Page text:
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Warner Bros. Home Video presents
Exorcist III (1990)

"A decapitated head can continue to see for approximately twenty seconds. So when I have one that's gawking, I always hold it up, so that it can see its body. It's a little extra I throw in for no added charge. I must admit it makes me chuckle every time."
- James Venamun (Brad Dourif)

Review By: Mark Zimmer   
Published: April 15, 2000

Stars: George C. Scott
Other Stars: Brad Dourif, Jason Miller
Director: William Peter Blatty

MPAA Rating: R for language, violence, gore and horror.
Run Time: 01h:49m:44s
Release Date: December 28, 1999
UPC: 085391748823
Genre: horror


Style
Grade
Substance
Grade
Image Transfer
Grade
Audio Transfer
Grade
Extras
Grade
A ABB+ D-

DVD Review

While the original Exorcist of 1973 is an undisputed horror classic, this 1990 sequel handily accomplishes the difficult task of living up to the original. Exorcist III is based on William Peter Blatty's Legion, the follow-up to his original Exorcist novel. Simply adapting his book for the screen this time was not good enough for Blatty, who also takes the helm in his directorial debut.

We can all pretend along with Blatty that the second movie, Exorcist II: The Heretic, never happened, because if it did there is no evidence of it here. In any event, that film is completely irrelevant to this one.

George C. Scott takes the role of detective William Kinderman, who was effectively played by Lee J. Cobb in the original. Kinderman is challenged by a mysterious series of gruesome murders that follow the pattern of a killer, who just so happens to have been dead for fifteen years. His investigations lead him to a hospital where the murders continue, and the strange link to the exorcism that had occurred fifteen years before. Where Cobb played the character in a very low-key manner, Scott tends to be more emphatic and powerful. However, in this film he's under higher stress and clearly more tired of the difficulties of life, so the differences in portrayal are not inappropriate or too jarring. Playwright Jason Miller briefly reprises his role as Father Karras, one of the exorcists from the original film.

Brad Dourif shines as the Gemini Killer, an embodiment of pure random evil and cruelty. Just when we think he's hamming it up too much, Dourif pulls back and laughs at himself and those around him. Between Blatty's fine writing and Dourif's performance, this role is a solid tour de force. Nicol Williamson, as the new exorcist, Father Morning, has little to do and his character is unfortunately underdeveloped, which is probably one of the more serious failings of the film.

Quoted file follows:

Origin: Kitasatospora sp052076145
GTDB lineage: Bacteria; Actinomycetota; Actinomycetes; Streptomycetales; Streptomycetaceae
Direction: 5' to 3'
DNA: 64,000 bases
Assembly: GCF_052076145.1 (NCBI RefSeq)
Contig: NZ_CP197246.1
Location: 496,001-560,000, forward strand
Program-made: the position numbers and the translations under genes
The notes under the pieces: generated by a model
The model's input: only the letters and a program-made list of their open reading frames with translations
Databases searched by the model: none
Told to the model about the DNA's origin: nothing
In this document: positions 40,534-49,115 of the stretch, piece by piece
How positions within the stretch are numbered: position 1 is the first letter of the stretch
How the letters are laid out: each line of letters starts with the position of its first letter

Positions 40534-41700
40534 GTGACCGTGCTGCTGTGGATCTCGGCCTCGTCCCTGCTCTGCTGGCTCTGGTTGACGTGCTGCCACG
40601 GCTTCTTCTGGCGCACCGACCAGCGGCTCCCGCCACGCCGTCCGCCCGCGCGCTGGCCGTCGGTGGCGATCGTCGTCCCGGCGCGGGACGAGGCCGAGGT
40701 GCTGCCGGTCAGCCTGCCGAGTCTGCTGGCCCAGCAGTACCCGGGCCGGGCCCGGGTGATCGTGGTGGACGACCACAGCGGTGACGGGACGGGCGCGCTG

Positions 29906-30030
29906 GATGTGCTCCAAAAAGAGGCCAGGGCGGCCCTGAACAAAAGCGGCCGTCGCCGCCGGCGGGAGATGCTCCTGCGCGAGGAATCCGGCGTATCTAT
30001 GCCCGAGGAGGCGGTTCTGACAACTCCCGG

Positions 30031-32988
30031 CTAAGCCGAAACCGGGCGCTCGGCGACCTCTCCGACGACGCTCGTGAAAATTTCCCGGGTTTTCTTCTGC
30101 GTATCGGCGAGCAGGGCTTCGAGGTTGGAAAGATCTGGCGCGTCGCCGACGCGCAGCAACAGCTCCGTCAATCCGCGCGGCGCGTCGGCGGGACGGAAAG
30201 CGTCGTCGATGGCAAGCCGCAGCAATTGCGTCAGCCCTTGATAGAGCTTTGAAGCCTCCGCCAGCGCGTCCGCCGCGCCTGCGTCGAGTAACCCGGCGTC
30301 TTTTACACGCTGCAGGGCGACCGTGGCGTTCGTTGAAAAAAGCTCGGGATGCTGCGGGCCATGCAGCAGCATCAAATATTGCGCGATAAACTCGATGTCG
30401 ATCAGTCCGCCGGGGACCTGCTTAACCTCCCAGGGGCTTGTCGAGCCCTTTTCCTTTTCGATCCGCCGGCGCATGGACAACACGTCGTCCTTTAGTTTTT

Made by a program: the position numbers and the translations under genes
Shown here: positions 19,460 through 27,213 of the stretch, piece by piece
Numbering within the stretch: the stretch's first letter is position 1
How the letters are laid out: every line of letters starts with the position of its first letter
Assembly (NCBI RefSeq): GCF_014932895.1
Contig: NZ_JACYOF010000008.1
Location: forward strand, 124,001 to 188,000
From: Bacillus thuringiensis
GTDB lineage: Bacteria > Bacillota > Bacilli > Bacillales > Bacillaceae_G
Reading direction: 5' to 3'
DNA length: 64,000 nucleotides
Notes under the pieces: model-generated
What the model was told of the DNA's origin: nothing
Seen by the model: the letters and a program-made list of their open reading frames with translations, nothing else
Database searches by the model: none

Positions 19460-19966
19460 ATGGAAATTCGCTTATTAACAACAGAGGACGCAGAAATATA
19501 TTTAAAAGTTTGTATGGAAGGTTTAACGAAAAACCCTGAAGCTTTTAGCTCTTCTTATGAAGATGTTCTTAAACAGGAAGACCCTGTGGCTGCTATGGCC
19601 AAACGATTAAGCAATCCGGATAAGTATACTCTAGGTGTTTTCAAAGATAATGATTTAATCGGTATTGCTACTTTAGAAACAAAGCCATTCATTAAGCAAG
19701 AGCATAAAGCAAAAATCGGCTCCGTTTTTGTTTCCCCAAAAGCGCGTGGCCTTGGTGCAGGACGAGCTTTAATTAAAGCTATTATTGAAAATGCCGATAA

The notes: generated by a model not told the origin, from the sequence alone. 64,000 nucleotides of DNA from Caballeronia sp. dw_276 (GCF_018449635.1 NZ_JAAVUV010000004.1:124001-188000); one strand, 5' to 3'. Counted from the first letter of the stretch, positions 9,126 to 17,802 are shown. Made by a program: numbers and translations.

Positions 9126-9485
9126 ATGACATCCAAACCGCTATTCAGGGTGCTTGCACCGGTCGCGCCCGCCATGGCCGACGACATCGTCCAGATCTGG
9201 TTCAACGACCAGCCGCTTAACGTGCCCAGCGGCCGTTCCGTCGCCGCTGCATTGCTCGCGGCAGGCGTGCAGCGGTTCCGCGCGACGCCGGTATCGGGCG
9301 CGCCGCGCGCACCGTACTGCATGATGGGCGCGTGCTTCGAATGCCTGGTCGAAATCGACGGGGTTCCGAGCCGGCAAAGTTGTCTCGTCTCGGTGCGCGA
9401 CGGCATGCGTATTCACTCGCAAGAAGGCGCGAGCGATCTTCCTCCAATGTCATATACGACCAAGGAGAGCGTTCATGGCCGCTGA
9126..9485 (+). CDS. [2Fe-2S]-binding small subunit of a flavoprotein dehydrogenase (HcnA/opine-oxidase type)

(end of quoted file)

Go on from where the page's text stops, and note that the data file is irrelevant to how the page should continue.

While there are incredibly gruesome events that occur in this film, wisely they nearly all take place off-camera, allowing us to use our imaginations in a way not really seen since the atmospheric Val Lewton horror classics of the 1940's. For instance, under the credits, we learn that a young black boy has had ingots driven into his eyes, been beheaded, his head replaced with that of a statue of Jesus Christ—in minstrel blackface, and crucified on a pair of rowing oars. In the climactic exorcism, things do get a little grisly, but by and large the horror is implied and not shown.Blatty's direction is sure-handed and effective. The camera moves when appropriate, and is absolutely still at other times, to tremendous effect. The shot in the hospital hallway (chapter 22), without music, and with a completely stationary camera, is one of the most chilling ever in cinema. The only thing that seems to be missing is an epilogue of some kind, since there are several serious loose ends (such as what happens at last to Kinderman) which are left untied. Just another 30 seconds would have been all that was needed to take care of these, leaving a slightly disturbed feel to the ending.